Tessa Thompson in Rebecca Hall's "Passing" on Netflix.

An Unmatched Film — “Passing”

There are films where a laugh can be a dagger meant for the audience, where what happens between characters takes place as much in the unsettled places in your soul as it does on the screen. There are films so precise in their complexity, with so much to say in so little a time, that they give it to you all at once as neatly as could be so that they can take days afterward unspooling in you. There are films that make you feel like you can’t take as deep a breath as you might need because the air’s let out through all the doors they’ve opened. There is Rebecca Hall’s “Passing”.

It’s 1929, midday. Irene is in a hotel dining room, wary someone might register she’s Black and doesn’t ‘belong’. Clare recognizes Irene and introduces herself. They used to go to school together. Clare is passing. Her husband thinks she’s white; everyone around her thinks she’s white. He mistakes Irene as white as well.

We’ll see Irene go back to Harlem, with a husband Brian and children who couldn’t pass as white. She’ll forget the encounter, for a time. To say anything more would be too much.

What I will say is that “Passing” has more tension loaded into its dialogue, its lingering black-and-white cinematography, its tightly wound editing, than just about any other film could dream. Wherever you think that initial premise would go only scrapes the surface. Whatever ideas you think “Passing” may engage, it spirals through so many intersecting layers – through race, feminism, socioeconomics, all without ever feeling like the film is anything other than a portal into the lives of characters who feel vitally real and consequential.

Tessa Thompson as Irene and Ruth Negga as Clare give spellbinding performances that wind and wind until you’re very unsure who either really is, deep down as a person. There is so much suggestion, so much intimation in “Passing”. No word or look is wasted. A phrase might feel like a fever dream, a smile like an obscuring fog, a silence like an anchor, and yet it all comes together so naturally. “Passing” is described as a drama, but it conveys emotionally as a thriller, an old-fashioned one that requires and rewards patience.

The story in “Passing” is lean and tautly told, while the gestures of it feel like staring into the abyss and having no idea where to start measuring. If it feels like I’m being too poetic here or not pinning down what “Passing” is, it’s because it doesn’t feel like it has a limit, and something needs a limit to be described in full. If “Passing” has a limit, I haven’t reached it.

All this may make “Passing” sound experimental, and in some ways it treads there, but it’s hardly uncontained. It’s so tightly delivered, so compactly told, with no frills, not a wasted motion in sight, that it feels like a poem you can read in a minute and spend the rest of your life turning over. It contains in such an identifiable, digestible form a flood of meanings and evocations.

There’s an article rattling around in me that speaks to part of what “Passing” engages, from a Latino standpoint and context. That’s different from a Black-led conversation and context, but there are elements that are mirrored or shared. That article would tell you about the ways that whiteness can pervade. It would tell you about friends who married someone white and confessed that they breathed a sigh of relief when their children came out with light skin, when they knew their children could pass enough to dodge the bulk of abuse and violence they had known, and when they recognized the second after thinking this how completely and terrifyingly they had learned to practice the violence of racism within themselves, to hate what they are, to do the work of chasing out what little survives to make us who we are, to do the work of colonization and racism so ingrained in us that it’s half-done before racists even lift a finger. We do that work for free, willingly, echoing terror against ourselves, lessons drilled in across generations.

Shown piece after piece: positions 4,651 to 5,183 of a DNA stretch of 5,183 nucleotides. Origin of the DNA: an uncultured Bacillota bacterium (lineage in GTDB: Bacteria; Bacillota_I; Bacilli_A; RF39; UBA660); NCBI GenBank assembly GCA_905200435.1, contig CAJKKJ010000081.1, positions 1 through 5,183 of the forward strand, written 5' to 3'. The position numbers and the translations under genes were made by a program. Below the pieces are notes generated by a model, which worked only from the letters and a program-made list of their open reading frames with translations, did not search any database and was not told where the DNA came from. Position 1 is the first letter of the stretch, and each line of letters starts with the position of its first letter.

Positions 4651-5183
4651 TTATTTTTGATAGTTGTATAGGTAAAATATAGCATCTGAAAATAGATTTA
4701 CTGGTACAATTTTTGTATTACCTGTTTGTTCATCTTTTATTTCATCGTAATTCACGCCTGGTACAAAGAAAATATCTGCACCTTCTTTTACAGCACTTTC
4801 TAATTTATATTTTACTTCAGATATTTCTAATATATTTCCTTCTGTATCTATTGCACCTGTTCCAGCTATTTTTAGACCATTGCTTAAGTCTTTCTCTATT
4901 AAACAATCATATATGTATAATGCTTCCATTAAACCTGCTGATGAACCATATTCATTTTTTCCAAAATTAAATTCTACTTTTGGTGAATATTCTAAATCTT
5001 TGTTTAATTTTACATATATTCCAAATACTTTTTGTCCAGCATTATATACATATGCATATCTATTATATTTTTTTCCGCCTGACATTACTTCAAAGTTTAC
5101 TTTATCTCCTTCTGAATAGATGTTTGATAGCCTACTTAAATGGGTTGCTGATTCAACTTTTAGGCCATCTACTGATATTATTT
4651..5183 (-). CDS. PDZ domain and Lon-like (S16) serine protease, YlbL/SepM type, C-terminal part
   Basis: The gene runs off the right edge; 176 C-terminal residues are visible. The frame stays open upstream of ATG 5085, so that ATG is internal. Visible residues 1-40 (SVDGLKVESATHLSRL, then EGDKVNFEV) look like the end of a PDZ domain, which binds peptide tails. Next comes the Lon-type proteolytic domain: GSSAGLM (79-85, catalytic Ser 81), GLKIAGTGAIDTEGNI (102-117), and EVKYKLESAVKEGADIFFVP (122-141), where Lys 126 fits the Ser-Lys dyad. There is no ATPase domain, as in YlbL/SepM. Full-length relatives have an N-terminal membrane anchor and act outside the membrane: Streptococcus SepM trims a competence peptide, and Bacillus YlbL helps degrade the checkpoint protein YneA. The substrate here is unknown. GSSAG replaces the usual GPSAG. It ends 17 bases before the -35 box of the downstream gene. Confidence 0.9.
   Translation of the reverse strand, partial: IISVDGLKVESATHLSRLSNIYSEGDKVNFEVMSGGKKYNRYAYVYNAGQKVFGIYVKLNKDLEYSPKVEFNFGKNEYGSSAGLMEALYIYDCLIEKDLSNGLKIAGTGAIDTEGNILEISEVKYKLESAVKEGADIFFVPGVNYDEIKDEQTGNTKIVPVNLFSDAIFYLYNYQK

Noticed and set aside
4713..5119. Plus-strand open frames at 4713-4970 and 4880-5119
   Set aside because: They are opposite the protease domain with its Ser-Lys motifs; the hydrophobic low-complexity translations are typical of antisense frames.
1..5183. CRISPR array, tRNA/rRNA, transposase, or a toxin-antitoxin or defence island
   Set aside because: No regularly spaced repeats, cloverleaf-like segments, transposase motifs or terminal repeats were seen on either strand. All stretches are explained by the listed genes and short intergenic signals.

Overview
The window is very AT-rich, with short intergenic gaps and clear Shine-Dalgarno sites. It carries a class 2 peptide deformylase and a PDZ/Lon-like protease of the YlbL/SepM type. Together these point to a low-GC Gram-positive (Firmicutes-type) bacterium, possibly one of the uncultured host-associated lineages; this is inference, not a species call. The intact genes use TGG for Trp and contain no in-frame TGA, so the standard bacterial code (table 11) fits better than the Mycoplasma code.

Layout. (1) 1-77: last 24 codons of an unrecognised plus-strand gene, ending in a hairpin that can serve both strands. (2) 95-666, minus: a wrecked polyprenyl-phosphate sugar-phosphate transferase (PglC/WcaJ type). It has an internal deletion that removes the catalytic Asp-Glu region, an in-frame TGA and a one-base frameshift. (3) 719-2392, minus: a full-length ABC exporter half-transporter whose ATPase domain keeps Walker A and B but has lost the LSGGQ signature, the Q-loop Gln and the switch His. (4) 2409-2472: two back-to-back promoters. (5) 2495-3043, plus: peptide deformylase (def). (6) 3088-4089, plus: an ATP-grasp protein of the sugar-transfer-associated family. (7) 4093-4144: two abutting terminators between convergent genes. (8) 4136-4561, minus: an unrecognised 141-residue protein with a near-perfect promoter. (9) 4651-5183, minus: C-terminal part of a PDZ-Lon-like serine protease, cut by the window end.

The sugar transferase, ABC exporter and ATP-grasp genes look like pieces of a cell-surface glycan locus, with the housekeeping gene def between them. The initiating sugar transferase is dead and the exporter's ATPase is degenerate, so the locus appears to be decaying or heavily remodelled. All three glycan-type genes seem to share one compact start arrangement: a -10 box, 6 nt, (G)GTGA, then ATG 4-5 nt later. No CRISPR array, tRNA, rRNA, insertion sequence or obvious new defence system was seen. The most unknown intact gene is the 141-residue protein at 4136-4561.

The number of people who have told me this makes me glad I don’t have children, makes me relieved I lack a part of my life I’ve always wanted. Look how that history of racism makes us happy to hate ourselves, that article would say. Look how they make us relieved to chase out anything that isn’t a copy of them, a begging plea to be accepted if we just commit that act of violence to self-mutilate our own image, our own value, our own uniqueness, to chase it out of mind, to eradicate it from our story.

That’s a lifetime of work to undo, and while it’s this subtle violence at the heart of “Passing”, it’s just one of many subtle violences the film speaks to, just one of the unfathomable, immeasurable violences that loom where we choose not to see them, and that “Passing” stares straight into. When a laugh feels like a dagger meant for the audience, you can’t help but wonder what it sees in you.

There are those pieces of art, those poems and paintings, those books, those films, those games that each build a house in who we are, that give us a comfort as we stare at that abyss of work knowing we’ll never see its end ourselves – there are those pieces of art that we know will accompany us from here on out. Whatever they see is something we desperately need to feel is shared, is recognized by others. It’s art that stores a piece of meaning in us, and in which we store a piece of ourselves. It opens doors in you that sometimes get jammed shut, that you need a piece of art to shake, to loose, to burst through.

I’ve said before that if you show me a perfect film, I’ll show you one that could have been more ambitious, more willing to be less than perfect in order to tackle more. I stand corrected.

You can watch “Passing” on Netflix.

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